He was also recruited to the CPP-NPA in the wake of his resentment upon knowledge that a group of armed men ambushed and killed his uncle, then tribal chieftain Datu Dominador Diarog in his residence on April 29, 2008.
He assumed that the older Diarog was murdered after not coming to terms with businessman and Pastor Apollo Quiboloy’s desire to own their ancestral domain.
This prompted him to approach Bagong Hukbong Bayan (BHB) also known as NPA where a certain Komander Bobi “influenced him into thinking that joining the rebellion would be the only way to give justice to the sudden death of his uncle”.
Quite hesitant to carry arms, Diarog was instead recruited into the Paskaddoy Salugpuang Kalimudan (PASAKA).
He became spokesperson of PASAKA and started appearing in television, radio, and newspaper media to communicate their woes as natives.
“Kami sa (PASAKA) ay nag-aklas at nag-rally laban sa iba’t-ibang ahensya ng gobyerno para matugunan ang problema ng mga katutubo at para ipakita sa publiko at sa kumunidad ang kawalan ng tulong ng gobyerno (We in (PASAKA) rebelled and rallied against different government agencies aimed at conveying a message to the public that government authorities do not help us),” he said in his statement.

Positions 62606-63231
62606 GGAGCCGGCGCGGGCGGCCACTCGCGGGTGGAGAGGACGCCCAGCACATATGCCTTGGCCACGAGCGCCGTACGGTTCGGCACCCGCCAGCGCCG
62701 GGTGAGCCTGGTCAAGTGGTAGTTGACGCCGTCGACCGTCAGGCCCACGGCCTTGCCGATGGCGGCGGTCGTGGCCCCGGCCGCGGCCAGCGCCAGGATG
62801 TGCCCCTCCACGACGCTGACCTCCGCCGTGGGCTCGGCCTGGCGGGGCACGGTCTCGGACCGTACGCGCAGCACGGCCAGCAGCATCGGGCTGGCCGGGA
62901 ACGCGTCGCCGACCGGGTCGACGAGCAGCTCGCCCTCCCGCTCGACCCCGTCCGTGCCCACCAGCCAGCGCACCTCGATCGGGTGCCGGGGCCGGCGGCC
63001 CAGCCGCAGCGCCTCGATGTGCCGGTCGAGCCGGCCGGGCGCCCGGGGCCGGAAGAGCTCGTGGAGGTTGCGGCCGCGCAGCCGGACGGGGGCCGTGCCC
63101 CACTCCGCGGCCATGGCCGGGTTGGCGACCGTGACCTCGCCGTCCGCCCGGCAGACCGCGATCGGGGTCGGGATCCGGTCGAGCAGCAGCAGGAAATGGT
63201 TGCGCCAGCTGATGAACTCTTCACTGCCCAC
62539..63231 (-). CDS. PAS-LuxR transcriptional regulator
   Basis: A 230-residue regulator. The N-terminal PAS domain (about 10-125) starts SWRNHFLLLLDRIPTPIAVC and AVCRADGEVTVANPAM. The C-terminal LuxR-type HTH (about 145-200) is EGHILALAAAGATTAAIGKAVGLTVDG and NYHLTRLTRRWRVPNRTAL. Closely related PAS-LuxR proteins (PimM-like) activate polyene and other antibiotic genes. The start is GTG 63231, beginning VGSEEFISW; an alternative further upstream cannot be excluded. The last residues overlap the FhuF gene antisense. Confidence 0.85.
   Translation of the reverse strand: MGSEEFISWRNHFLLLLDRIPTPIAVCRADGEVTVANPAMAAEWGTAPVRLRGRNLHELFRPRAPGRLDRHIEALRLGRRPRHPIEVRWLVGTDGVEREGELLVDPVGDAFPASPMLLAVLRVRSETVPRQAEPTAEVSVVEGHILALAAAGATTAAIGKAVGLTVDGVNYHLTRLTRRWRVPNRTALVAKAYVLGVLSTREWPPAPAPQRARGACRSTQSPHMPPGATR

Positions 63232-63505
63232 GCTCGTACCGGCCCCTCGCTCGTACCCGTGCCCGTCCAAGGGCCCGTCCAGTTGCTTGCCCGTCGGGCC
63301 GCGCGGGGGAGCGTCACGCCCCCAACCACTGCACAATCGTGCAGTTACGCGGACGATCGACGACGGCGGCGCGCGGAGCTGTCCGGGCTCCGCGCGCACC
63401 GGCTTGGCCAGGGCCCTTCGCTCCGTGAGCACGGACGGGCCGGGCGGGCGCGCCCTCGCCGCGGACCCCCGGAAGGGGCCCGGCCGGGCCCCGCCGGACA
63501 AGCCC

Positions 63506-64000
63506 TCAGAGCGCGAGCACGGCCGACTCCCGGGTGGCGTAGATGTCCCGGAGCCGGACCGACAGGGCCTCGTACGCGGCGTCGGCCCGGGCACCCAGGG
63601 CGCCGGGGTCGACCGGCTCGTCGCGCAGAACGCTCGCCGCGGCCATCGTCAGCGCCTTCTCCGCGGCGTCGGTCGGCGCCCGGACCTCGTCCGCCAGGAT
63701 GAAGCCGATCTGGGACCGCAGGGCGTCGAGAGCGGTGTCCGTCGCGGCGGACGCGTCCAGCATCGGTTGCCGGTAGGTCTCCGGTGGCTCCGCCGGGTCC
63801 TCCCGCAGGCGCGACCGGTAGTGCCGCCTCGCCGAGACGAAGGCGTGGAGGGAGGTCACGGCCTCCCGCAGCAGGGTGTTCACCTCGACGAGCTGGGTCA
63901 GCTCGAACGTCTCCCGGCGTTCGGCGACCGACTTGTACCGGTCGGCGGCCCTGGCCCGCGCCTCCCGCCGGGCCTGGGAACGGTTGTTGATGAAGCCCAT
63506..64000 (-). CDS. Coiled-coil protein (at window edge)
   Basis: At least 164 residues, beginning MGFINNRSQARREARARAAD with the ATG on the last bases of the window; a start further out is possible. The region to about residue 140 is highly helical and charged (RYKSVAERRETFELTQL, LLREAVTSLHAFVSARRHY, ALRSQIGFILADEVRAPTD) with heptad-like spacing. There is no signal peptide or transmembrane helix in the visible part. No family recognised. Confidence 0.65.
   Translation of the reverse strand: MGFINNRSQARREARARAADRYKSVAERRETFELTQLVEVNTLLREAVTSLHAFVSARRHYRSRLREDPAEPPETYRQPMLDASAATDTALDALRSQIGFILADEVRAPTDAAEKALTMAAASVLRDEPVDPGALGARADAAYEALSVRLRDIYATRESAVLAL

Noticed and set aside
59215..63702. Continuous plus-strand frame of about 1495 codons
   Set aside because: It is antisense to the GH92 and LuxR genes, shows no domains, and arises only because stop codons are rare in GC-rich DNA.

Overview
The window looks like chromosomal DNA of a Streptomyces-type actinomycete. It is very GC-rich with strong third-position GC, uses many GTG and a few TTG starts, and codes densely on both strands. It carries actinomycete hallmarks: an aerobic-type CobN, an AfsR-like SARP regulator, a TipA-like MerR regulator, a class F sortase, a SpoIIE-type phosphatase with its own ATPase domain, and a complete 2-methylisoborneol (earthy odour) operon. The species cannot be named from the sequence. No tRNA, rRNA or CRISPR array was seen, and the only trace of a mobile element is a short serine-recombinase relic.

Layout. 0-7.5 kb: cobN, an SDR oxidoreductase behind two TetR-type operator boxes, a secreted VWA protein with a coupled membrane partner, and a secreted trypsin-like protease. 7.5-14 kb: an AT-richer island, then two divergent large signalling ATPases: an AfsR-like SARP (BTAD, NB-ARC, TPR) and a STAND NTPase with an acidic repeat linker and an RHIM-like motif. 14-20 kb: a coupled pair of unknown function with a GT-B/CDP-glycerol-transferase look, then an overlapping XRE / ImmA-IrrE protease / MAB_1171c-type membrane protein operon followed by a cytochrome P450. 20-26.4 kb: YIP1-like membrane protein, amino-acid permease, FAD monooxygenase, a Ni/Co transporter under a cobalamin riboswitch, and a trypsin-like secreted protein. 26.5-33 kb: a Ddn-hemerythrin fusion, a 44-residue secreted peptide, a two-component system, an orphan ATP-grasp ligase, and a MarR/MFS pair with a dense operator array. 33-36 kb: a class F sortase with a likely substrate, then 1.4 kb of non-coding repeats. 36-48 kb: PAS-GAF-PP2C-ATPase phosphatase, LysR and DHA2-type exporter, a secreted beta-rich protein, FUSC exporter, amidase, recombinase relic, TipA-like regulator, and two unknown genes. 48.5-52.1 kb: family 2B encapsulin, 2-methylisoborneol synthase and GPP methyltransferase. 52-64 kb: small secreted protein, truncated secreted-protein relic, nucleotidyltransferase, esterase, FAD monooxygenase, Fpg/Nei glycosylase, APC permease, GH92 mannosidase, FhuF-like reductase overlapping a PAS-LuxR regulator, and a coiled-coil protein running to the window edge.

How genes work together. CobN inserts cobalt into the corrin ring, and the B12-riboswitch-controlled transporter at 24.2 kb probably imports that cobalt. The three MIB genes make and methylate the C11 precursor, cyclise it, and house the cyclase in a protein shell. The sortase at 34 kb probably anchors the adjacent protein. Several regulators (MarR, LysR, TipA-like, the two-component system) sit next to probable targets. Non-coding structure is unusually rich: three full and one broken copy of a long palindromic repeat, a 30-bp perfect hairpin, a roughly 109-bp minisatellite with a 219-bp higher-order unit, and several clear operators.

In Sept. 21, 2008, he pledged his loyalty to the CPP.
Later, he became a full-time NPA member under the Front Guerilla Unit 20 with Crucifino Oballas as commander.
From 2012 to 2016, he worked as a recruiter for carpenters in the community to build Salugpungan schools, the school that was shut down by the Department of Education in 2019 for alleged irregularities and links with the communist rebel movement.
“Itinayo ang Salugpungan para mahikayat ang mga bata sa ideolohiya ng CPP-NPA. May mga pagkakataon din na pinapapunta sa posting ng mga NPA ang mga estudyante ng Salugpungan para turuan papaano humawak ng armas (Salugpungan was built to plant the seeds of CPP-NPA ideology to the children. There were times when children would be ordered to go to NPA postings so they can learn how to use guns),” Diarog narrated.
Diarog cited an instance when he and his colleagues were using the vehicle of UCCP and Rural Missionaries of the Philippines’ (RMP), religious institutions that helped build the Salugpungan schools, when he found a document that shows a record of financial transactions.
He said he also saw the logo of the European Union on the document.
They were “organizing bakwits” where they gather IPs from various municipalities in nearby provinces to collect in Davao City and begin wave of protests against the government, he added.
“Ang layunin nito ay mapakita na madaming problema ang mga tribo at komunidad na hindi tinutugunan ng gobyerno kahit ito ay walang katotohanan (Our mission is to make others see our many struggles, that we are not getting any support from the government),” he said, adding that they were also the ones who stormed the Department of Social Welfare and Development (DSWD) 11 office in Uyanguren, Davao City in 2014 to rob sacks of rice that were meant as assistance to Typhoon Pablo victims.
He said his life as a rebel revolved around extortion and harassment against government agencies and businesses.